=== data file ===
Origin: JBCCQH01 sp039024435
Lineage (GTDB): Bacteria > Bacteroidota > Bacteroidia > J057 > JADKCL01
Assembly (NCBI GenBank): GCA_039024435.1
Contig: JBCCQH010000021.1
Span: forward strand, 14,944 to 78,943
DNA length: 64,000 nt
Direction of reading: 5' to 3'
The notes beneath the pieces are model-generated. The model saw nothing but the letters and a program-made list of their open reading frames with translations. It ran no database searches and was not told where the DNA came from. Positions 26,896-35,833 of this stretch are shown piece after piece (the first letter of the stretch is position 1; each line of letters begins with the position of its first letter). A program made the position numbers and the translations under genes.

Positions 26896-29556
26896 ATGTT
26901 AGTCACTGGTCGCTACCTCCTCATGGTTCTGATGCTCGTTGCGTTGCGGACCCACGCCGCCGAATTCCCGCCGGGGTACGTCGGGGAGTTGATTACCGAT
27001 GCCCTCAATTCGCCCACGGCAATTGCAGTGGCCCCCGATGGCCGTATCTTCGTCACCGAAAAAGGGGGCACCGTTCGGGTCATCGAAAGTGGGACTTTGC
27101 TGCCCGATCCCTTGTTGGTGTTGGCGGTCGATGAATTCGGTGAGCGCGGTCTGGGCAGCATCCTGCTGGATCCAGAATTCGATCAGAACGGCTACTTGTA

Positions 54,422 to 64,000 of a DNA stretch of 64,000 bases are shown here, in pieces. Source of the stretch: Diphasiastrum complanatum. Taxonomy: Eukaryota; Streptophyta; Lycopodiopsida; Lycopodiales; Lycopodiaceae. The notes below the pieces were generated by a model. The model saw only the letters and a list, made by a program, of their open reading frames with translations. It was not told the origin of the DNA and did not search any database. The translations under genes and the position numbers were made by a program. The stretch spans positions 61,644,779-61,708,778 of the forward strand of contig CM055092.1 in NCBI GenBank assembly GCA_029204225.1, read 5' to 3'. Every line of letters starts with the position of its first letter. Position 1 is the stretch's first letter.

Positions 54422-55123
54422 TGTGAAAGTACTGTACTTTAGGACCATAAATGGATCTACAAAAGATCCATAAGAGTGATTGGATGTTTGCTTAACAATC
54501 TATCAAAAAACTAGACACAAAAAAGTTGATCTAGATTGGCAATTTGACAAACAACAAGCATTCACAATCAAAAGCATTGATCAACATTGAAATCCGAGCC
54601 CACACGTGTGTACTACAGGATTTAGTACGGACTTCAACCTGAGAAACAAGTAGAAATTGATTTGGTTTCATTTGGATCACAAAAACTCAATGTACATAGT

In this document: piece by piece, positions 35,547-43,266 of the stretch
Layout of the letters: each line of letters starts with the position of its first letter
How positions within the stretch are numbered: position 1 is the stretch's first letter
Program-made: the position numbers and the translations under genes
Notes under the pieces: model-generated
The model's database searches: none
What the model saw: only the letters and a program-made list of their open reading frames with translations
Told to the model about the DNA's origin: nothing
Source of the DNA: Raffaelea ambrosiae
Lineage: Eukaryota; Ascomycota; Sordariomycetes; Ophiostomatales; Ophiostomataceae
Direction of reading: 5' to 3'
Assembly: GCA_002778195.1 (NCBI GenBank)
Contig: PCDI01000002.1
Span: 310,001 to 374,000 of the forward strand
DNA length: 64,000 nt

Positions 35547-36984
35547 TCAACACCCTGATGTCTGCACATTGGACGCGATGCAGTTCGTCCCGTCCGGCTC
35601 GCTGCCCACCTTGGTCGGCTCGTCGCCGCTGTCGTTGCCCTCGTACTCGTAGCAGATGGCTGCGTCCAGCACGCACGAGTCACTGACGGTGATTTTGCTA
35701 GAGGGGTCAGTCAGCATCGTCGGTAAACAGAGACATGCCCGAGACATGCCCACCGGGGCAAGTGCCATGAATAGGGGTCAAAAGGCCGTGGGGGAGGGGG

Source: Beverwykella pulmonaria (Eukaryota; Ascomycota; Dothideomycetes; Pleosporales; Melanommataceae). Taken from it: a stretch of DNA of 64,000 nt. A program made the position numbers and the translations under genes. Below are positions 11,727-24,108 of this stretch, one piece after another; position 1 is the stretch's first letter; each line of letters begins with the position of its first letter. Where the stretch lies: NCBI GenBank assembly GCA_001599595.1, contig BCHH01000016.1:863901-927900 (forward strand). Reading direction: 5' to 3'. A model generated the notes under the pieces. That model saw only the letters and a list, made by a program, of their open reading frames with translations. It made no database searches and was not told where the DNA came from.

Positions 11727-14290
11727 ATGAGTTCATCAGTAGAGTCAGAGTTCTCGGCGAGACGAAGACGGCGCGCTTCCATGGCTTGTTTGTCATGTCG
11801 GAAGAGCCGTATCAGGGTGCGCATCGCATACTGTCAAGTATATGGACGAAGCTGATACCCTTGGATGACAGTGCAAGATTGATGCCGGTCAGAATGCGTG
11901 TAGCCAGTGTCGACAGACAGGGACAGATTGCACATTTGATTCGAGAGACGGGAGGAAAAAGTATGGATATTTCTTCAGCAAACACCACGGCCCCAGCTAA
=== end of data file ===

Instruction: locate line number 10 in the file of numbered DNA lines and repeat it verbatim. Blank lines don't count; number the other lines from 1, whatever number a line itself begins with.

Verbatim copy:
26896 ATGTT